The next two altars are a bit more “work-in-progress.” First is a home for various local spirits and wights. Thus far Turkey, Crow, Datura, Boar and Snail are represented. I will also likely include guardians from my OBOD work here as well. On top of the shelf is a ceramic Dragon my soul’s sister made for me, which eerily matches a spirit guide of mine. Water rules here, not least because one of my allies from this land is a river wight, but also because this is an area which very much requires dreams and intuitions to access fully. Air is the breath which stirs the surface of the Water.

Finally we have this very much WIP altar, which seems to be shaping into a repository for images of Divine Queens. It may end up being more of a display for statuary that I like than an actual working altar, but I think there’s a place for both in one’s home. This sort of feminine strength and inspiration is something I’ve needed greatly over the past two years, and I’ll be interested to see whether this altar remains dedicated to that casue, or whether I will eventually repurpose it for something else.

So, after only having had a single altar space for year, I may have gone a little crazy with all these! Still, it feels good to be able to move from altar to altar, and to have specific foci for various parts of my life.  More likely than not things will get pared down after a little while, but for now, this suits my needs quite well.

Scrolls

I.
Trailing stiff fingers across seeping sandstone,
deeper and deeper into the thrumming earth.
Beneath the sacred hill, down, down, down, plunging
in spiral darkness.

Empty corridors shining with fae fire,
Slipping faster, flowing emptiness surrounds
times before, drifting ghosts across root and rock
show clear memory.

II.
Learning more, travel’s harder, words choking.
Reading, absorbing, mind getting cotton-stuffed,
mental obesity, over-indulgence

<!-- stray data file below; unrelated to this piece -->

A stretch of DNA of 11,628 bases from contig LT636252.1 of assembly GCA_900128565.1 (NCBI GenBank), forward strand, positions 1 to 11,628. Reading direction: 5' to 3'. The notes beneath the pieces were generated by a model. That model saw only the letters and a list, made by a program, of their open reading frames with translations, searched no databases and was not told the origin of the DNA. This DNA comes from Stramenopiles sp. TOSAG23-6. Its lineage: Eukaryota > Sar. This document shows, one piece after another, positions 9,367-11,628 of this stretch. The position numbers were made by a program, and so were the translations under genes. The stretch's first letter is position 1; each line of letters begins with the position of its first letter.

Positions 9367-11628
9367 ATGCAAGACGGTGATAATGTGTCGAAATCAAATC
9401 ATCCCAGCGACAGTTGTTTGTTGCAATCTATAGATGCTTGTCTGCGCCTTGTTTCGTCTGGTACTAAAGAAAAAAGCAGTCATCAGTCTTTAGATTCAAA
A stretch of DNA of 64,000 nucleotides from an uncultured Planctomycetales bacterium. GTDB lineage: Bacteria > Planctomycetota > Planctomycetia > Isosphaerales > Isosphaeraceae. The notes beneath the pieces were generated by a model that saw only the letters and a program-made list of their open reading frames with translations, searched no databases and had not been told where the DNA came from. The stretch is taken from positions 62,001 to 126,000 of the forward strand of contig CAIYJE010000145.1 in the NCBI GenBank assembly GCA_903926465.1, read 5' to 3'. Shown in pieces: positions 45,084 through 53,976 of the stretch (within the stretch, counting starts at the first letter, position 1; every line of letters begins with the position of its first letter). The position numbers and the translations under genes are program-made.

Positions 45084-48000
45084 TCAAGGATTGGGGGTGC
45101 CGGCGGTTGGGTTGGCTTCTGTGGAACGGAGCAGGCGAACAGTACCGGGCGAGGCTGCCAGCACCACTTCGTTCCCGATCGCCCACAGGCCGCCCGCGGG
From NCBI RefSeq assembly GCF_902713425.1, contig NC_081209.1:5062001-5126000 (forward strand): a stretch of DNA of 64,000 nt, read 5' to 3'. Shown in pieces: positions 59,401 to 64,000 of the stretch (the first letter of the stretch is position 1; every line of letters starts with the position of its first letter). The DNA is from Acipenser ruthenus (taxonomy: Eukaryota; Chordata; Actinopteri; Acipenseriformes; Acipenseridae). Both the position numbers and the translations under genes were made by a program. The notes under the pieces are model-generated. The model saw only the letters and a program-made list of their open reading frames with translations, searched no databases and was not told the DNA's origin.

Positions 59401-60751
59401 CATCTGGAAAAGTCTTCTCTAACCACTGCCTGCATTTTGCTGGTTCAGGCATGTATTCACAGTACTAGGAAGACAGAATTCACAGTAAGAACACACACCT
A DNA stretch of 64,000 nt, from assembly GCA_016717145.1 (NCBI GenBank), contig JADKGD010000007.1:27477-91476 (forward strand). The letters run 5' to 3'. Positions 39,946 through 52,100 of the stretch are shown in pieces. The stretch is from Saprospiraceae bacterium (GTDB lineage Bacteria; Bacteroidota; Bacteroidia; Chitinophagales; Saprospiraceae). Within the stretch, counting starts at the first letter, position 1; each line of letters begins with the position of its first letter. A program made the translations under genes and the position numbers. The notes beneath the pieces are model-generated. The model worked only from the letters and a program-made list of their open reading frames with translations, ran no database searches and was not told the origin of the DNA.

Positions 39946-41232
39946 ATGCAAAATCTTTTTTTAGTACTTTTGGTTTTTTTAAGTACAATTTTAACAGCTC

in academic bloat.

Right action traded for righteous sloth slowly
blocks the tor-tunnels. Bookcases line Gwynn’s halls,
scroll after scroll, book after tome, dust choking
between deadened leaves.

Shove, shred effortlessly-accumulated
avalanches, begging for clarity.
Trade gifts of intuition for book-knowledge,
Pay a heavy price.

III.
Ash-bright fingers brush mine, pull me free with a
rustling pop. Why do you children rive and slay
experience for stacks of plied symbols? Blackened
eyes crease, not unkind.

Seek the heart-songs, sing them strong.
Dance the dreaming, trailing magic in your wake.
Hold close the fire until it burns your mind
to ash and dust motes,

purging hollow wisdom for brighter knowledge.
Forsake the deadly seduction of cyphers.
Sever, sunder, wrack, rend, tear without mercy
lies clutched too long.

Wild Truth-shaper, rise! Brand the blood of your tribe
in memory’s dance, knotting wyrd as you will.
Flight born of anguish, but so sweet is its draught.
Hunt with me and soar.

Ovate Field Notes: Vol. 3

 One of the most useful skills I’ve acquired in the Ovate grade, is that of making my own journals. I never considered myself a particularly consistent journaler, but now looking over my work not only during this grade, but in the Bardic grade, and even back to college and high school, I’ve written a fair amount.